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February 8, 1993

HIV-Infected Health Care Professionals: Public Opinion About Testing, Disclosing, and Switching

Author Affiliations

From the School of Dentistry (Drs Gerbert and Bleecker), Center for AIDS Prevention Studies (Drs Gerbert, Bleecker, Berlin, and Coates), and School of Medicine (Dr Coates), University of California, San Francisco.

Arch Intern Med. 1993;153(3):313-320. doi:10.1001/archinte.1993.00410030029005

Background:  We wanted to know what the public believes about the risks of human immunodeficiency virus (HIV) transmission in health care settings, and what opinions the public holds regarding HIV-infected health care professionals. We also wanted to uncover the correlates and predictors of those opinions.

Methods:  A telephone survey of a nationwide random probability sample of adults was conducted in summer 1991. Thirteen hundred fifty adults completed the survey. The response rate was approximately 63%. We assessed (1) public opinion about whether HIV-infected physicians, surgeons, and dentists should quit working, and (2) the public's self-reported intention to remain in the care of an HIV-infected professional or to switch to another provider.

Results:  Public concern about HIV transmission in health care settings has increased from 19% in 1988 to 38% in 1991. More of the public now believes that transmission from HIV-infected physicians is likely (up from 33% in 1988 to 46% in 1991). Yet, fewer respondents believe that HIV-infected physicians should not be allowed to work (45% vs 39%). Only 5% would deprive HIV-infected physicians of their livelihood as physicians. Fewer would switch from HIV-infected physicians now than in 1988 (56% vs 37%). Knowing someone with HIV infection was related to less concern and to less belief in likelihood of transmission as well as to increased support of HIV-infected health professionals' right to work.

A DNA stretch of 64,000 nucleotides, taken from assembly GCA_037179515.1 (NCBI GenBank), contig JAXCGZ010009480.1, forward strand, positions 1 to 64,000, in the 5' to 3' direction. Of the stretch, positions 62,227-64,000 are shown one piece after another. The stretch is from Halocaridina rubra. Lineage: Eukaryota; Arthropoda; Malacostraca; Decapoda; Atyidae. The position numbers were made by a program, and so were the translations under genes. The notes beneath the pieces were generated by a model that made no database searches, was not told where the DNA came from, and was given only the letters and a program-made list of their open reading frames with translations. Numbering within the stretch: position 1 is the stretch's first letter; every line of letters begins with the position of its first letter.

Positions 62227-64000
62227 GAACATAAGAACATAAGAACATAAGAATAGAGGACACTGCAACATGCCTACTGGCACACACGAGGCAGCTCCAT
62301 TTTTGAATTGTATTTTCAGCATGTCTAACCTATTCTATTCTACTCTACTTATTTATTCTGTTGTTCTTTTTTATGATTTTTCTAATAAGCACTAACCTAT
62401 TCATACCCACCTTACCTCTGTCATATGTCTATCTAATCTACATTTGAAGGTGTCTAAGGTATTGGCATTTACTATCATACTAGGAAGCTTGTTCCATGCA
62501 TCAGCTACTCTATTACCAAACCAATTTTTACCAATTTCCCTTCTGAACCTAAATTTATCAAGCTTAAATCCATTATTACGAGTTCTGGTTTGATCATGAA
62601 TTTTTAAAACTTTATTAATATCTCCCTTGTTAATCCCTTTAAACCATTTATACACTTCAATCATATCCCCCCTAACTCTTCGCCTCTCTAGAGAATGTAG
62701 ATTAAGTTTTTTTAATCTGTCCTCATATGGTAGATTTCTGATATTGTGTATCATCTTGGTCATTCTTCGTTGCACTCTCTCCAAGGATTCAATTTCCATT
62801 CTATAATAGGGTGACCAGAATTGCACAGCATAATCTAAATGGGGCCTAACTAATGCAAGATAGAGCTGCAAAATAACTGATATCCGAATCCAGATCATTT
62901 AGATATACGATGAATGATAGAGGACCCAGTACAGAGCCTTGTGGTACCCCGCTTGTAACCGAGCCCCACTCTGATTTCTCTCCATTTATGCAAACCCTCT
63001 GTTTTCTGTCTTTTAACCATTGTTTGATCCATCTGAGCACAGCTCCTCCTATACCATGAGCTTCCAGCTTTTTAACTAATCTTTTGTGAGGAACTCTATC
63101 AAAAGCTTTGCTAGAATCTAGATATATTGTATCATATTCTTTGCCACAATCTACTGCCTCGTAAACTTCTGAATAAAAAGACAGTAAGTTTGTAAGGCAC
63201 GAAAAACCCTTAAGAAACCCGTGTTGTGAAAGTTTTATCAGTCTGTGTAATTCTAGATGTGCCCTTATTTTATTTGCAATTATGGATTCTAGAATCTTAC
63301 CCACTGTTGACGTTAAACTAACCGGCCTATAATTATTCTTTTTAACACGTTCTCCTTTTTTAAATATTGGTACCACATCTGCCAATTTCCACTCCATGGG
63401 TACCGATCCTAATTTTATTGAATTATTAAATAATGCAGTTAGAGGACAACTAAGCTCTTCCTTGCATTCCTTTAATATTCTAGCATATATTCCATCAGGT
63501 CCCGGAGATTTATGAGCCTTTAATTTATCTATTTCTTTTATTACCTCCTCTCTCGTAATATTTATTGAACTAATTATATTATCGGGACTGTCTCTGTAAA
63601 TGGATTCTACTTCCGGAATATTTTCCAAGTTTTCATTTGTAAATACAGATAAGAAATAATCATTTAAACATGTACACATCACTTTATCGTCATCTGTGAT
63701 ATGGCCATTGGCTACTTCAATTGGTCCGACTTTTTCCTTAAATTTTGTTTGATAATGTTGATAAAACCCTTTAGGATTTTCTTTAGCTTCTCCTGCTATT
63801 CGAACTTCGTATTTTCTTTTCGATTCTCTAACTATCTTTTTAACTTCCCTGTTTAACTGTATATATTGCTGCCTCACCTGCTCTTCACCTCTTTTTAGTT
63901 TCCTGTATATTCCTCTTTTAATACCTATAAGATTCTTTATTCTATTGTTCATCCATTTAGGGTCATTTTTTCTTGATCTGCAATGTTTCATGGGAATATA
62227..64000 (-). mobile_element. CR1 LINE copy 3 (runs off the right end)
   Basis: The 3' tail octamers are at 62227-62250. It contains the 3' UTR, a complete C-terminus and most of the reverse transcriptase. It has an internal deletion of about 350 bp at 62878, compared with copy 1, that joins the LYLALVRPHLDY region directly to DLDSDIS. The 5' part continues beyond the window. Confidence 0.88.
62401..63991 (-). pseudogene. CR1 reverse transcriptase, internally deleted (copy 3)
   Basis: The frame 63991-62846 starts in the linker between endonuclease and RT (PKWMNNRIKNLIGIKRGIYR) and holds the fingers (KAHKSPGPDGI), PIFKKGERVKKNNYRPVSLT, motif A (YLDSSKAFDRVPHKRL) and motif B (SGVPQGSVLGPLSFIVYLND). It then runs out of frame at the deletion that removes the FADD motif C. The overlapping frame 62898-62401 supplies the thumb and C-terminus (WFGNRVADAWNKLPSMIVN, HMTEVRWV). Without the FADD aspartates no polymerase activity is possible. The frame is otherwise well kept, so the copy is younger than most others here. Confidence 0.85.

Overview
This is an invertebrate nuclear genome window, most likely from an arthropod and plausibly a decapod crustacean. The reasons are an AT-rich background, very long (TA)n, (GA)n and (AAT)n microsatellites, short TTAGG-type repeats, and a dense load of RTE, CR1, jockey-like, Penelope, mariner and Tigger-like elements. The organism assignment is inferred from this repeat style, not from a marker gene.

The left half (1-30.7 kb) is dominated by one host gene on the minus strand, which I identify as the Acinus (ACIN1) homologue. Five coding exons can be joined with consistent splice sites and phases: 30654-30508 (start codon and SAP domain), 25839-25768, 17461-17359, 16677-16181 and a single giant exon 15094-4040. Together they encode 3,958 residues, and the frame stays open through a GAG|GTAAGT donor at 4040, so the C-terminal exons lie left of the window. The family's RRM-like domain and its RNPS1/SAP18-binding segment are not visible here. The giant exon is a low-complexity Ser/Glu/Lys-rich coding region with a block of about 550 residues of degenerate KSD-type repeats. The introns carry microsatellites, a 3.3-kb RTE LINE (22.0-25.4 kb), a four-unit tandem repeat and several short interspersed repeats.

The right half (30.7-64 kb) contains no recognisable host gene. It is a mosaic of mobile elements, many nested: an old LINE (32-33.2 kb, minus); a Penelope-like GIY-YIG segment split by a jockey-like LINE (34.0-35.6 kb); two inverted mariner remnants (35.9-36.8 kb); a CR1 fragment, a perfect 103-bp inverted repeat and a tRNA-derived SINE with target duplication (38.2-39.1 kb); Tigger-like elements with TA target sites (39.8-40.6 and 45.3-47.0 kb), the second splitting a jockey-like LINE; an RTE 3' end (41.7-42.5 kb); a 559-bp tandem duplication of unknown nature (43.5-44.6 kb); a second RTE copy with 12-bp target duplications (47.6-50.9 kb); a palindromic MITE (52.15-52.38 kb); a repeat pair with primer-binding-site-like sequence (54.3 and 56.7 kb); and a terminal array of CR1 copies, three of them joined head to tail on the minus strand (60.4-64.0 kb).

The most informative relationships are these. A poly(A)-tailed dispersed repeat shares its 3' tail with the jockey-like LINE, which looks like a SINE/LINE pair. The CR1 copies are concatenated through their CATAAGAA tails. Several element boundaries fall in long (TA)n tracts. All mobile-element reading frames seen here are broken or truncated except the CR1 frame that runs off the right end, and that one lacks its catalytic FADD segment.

Conclusions:  Although the public is more concerned about HIV transmission in health care settings since 1988, fewer would not allow HIV-infected health care professionals to work now than in 1988. Personalizing the epidemic, by using personal physicians and people with acquired immunodeficiency syndrome as educators, might help continue the trend toward improved attitudes toward HIV-infected health care professionals.(Arch Intern Med. 1993;153:313-320)